Art Student’s Display Sparks Controversy

By Alexis Figueroa |Staff Writer|

Three nooses hanging from CSUSB buildings created quite the controversy Friday, April 28 and left some students with serious mixed feelings.

At the center of the dispute was an art student, who asked to be identified as Bee, whose art installation piece was introduced to the public.

The display included three nooses which hung outside the entrance to the Visual Arts Building, as well as a cross painted in red and the American flag.

Those who passed by the display were reported to be disturbed by what they saw and many came to the art department’s office to comment.

Student Stephanie MacLaine was informed by the art departments secretary that a few people came into the office and stated that they were “scared” by what they had seen. MacLaine had a few thoughts of her own about the display.

“I thought it was an art student using controversial imagery to draw attention to their artwork that they wouldn’t receive otherwise, that they are probably untalented,” said student Stephanie MacLaine, “I thought it was really unoriginal.”

At one point during Friday, campus police were called as some perceived Bee’s art to be a form of hate speech, according to art professor Katherine Grey, Bee’s professor, who created the assignment that inspired the display.

“The assignment was that they could choose one of three words as a point of departure if you will,” said Grey. “The words were gravity, evanescence and fecundity and I am pretty sure he worked with gravity in that assignment in a literal and metaphorical sense,” continued Grey.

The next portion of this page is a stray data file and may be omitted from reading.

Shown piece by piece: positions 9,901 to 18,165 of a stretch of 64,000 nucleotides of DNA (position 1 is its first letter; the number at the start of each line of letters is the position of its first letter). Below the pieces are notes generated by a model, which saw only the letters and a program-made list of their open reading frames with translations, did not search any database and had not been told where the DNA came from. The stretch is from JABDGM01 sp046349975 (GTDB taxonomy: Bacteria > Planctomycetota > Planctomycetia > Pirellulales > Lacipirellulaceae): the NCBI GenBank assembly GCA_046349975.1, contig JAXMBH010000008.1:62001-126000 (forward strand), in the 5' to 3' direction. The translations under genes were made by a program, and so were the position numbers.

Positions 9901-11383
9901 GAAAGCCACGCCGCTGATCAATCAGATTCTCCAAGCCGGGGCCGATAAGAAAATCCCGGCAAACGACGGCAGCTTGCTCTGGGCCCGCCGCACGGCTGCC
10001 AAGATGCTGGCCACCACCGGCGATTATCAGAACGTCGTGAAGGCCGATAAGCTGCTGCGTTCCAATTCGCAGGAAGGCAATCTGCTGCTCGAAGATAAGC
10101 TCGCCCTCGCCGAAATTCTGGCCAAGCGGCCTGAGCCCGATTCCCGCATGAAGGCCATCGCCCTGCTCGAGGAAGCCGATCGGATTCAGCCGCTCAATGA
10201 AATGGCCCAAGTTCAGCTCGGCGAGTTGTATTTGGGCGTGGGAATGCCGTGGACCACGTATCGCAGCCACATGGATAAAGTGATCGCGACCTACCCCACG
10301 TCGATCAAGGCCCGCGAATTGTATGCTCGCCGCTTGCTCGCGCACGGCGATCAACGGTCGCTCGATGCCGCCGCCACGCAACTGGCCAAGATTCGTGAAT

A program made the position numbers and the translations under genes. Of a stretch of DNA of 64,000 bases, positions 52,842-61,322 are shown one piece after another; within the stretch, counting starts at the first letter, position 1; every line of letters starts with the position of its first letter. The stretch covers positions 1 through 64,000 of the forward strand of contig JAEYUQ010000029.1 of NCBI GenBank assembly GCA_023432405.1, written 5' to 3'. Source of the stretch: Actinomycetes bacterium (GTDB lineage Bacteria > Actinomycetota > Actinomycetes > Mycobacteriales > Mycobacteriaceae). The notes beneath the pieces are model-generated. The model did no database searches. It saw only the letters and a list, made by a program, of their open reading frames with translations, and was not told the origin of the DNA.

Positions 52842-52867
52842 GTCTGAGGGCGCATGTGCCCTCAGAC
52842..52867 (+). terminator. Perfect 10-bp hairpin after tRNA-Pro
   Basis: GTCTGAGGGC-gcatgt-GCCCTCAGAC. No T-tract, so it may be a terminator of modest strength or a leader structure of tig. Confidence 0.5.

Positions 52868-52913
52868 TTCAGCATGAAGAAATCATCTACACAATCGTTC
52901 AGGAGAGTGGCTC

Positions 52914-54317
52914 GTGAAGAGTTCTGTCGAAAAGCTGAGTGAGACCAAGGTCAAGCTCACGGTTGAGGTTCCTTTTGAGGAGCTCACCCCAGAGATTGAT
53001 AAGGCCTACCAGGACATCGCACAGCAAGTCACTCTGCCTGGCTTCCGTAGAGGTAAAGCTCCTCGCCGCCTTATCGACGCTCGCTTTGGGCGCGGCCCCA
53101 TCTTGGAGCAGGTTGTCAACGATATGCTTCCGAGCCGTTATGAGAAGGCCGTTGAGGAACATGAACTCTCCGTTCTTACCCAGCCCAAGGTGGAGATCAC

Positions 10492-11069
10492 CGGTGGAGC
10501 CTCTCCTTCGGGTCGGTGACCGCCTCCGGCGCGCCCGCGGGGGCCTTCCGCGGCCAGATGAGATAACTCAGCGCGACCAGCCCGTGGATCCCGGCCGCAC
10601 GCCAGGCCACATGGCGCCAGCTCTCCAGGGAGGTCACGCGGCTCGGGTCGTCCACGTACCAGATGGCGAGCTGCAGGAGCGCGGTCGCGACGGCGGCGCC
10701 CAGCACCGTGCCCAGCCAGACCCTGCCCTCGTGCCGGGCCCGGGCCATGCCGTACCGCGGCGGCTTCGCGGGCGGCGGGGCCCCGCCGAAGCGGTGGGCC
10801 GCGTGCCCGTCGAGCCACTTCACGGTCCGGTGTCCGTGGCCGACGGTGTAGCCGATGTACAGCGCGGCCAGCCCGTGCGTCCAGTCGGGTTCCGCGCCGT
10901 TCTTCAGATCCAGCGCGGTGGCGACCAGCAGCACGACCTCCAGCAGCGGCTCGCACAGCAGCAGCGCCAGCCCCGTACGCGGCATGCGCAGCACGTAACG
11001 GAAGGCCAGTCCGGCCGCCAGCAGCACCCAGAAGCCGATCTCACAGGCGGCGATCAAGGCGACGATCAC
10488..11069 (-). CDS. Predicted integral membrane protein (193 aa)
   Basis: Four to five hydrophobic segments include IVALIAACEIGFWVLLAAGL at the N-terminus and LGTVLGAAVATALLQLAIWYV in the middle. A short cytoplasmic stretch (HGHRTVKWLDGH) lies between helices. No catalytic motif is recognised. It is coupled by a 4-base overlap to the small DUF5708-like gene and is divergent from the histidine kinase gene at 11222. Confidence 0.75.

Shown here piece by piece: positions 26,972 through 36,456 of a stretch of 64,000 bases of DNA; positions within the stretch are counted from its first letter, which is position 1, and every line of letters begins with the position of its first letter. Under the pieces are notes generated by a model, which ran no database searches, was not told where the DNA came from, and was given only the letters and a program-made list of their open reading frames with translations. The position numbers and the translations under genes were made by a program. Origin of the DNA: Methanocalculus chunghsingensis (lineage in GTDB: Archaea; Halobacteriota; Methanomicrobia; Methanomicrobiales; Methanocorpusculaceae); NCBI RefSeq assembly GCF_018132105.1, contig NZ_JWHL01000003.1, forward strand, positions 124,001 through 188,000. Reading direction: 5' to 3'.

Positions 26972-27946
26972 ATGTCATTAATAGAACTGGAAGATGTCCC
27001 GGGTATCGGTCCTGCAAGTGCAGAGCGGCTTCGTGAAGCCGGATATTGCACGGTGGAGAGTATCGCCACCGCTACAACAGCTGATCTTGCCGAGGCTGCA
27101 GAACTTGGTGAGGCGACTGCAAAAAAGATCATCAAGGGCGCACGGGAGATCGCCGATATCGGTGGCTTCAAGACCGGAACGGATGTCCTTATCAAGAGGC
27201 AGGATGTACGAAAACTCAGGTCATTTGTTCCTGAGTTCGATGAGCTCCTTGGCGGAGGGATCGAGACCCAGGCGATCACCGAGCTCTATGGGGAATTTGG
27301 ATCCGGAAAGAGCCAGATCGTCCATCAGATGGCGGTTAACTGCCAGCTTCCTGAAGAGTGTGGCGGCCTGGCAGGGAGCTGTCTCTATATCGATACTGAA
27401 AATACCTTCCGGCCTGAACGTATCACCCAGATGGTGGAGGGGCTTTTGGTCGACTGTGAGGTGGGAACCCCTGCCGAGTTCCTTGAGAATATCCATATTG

Grey stated that her student’s work had some successes and failures.  The work Bee was using was very graphic and used politically charged imagery.

Grey questioned whether or not Bee’s intention came across like he wanted it and thought the backlash her student received was interesting.

“It was great that people were paying attention and that they do have reactions. Whether favorable or not, I feel like it is a good thing that people were aware of what they were looking at and seeing around them,” said Grey.

“I feel that is the point of art, and I feel that there isn’t art that doesn’t provoke such reactions. I do not think that things have to be inflammatory to be good, but I am glad that people responded to be perfectly honest,” continued Grey.

The artist said he was surprised by the controversy his artwork caused, but in a statement he issued to the campus he assured that his intentions were not at all malicious.

“I understand that some individuals thought that there were negative, racist elements or messages being presented by my installation and I wanted to assure you that they are not, my piece was not aimed at any group in particular, rather every political, religious, government or social faction that has ever used sanctioned killings, violence or threat of these against another group as a tool to further their own agendas thereby painting their own flags in blood,” stated Bee.

Bee further explained his decision to showcase the particular items that offended many. “I simply chose the cross and American flag as the main symbols because it is what I thought my audience would most readily identify as symbols for their own religion and government,” said Bee.

“As for the use of the noose as a symbol, I intended to give the people who were silenced by these violent factions another chance to be accounted for in the present day and remind the public of such crimes against humanity that have taken place in the past as well as the present,” continued Bee.

Bee expressed his sincerest of apologies within his statement for any headache that the physical dimensions or location of his artwork may have caused those who saw it.

Photos by Alexis Figueroa


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